idea_plan_actionIt might surprise you to know that the majority of businesses offer such a benefit in one form or another.

Not quite as many companies offer this benefit today as they did back in 1993 when a survey by Hewett Associates showed that 99% of employers provided some type of reimbursement.

However, it is still considered a valuable benefit to workers and many businesses recognize that fact and include it as part of their package.

 

Better Applicants

By offering even partial tuition reimbursement, companies usually get applicants that are better qualified and more educated. They value education and see employers that offer this benefit as ones they want to work for.

Companies also see workers that are more dedicated and stay with the company for longer.

Because the employees feel that the company cares about them and invests in their future, they are more invested in the company’s success.

Investing in the Future of the Company

These companies that offer tuition reimbursement know they are getting something out of the deal. They are investing in their own future.

Better educated employees are more qualified for promotions and most companies would agree that it is better to promote from within whenever possible.

After all, who knows the culture and policies better than someone who already works there?

When employees choose to take advantage in company-paid education, it shows that they are serious about their jobs and future careers.

As the article, “What Your Degree Says About You” states, it is important to find a degree that suits the person. While other factors may be included, many people choose an education based on what career will make them happy.

If your employee is furthering his or her education in a field that directly relates to your company and the job, it is a good indication that the person expects to be happy in the field for long-term. Since turnover is costly to businesses, this is good news.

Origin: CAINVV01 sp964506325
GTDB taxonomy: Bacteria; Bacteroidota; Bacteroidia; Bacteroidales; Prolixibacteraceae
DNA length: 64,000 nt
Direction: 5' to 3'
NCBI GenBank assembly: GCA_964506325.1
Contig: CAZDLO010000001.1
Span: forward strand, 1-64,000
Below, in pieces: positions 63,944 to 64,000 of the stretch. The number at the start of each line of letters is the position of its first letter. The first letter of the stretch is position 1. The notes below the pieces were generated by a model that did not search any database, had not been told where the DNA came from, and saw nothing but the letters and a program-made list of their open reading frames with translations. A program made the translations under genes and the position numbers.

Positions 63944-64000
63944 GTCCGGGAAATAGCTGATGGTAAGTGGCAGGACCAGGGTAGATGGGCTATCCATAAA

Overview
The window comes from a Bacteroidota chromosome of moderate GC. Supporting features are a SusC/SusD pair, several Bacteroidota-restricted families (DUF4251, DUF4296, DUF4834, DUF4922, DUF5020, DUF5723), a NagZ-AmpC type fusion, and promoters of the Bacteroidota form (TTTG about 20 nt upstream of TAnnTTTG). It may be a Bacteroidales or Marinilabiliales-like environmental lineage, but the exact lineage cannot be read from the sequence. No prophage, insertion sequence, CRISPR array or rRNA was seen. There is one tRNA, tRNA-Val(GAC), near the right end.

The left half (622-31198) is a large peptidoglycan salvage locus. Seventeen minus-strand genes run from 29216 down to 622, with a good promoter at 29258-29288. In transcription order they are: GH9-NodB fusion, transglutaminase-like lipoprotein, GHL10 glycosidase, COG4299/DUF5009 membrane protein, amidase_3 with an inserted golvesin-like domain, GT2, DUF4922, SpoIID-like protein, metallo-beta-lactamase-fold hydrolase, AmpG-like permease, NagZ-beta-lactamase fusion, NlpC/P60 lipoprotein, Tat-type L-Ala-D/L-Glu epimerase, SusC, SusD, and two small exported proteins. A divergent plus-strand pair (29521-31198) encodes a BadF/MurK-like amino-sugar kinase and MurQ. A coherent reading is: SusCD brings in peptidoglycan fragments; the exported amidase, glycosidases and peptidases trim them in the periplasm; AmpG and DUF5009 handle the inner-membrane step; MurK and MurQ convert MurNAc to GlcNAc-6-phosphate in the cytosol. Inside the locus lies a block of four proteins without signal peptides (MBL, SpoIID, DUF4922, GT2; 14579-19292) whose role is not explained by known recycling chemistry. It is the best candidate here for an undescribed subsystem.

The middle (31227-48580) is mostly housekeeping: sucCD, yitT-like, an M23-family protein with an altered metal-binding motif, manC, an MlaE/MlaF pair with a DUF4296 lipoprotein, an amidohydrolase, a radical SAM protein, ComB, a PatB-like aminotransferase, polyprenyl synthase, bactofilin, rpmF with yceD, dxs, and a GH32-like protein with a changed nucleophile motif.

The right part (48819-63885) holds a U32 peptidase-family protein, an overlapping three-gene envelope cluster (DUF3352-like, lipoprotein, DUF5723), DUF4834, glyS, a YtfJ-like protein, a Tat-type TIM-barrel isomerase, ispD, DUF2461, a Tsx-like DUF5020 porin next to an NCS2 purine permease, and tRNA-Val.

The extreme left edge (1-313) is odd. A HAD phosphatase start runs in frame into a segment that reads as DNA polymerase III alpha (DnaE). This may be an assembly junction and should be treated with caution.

Setting Guidelines

Businesses can even gear the benefit in the direction they want employees to take by providing limitations or requirements. For instance, a company may only reimburse for tuition when the class or degree directly relates to a current job.

It may also require the employee to continue working for a set number of years to qualify for the benefit either before attending school or after completing the course or program.

Companies often base reimbursement on grades, with a graduated scale.

A student with an “A” would receive more money than one that graduated with a “C” grade. This ensures that the employee is taking the opportunity as seriously as he or she should be.

Providing tuition reimbursement for employees is a smart move for most companies. They can attract better applicants and be better positioned to keep the ones they hire for longer.

When it comes time to promote, they only have to look at the current pool of employees to find someone who is qualified and dedicated enough.

About the Author: Joyce Morse is an author who writes on a variety of topics, including small business and education.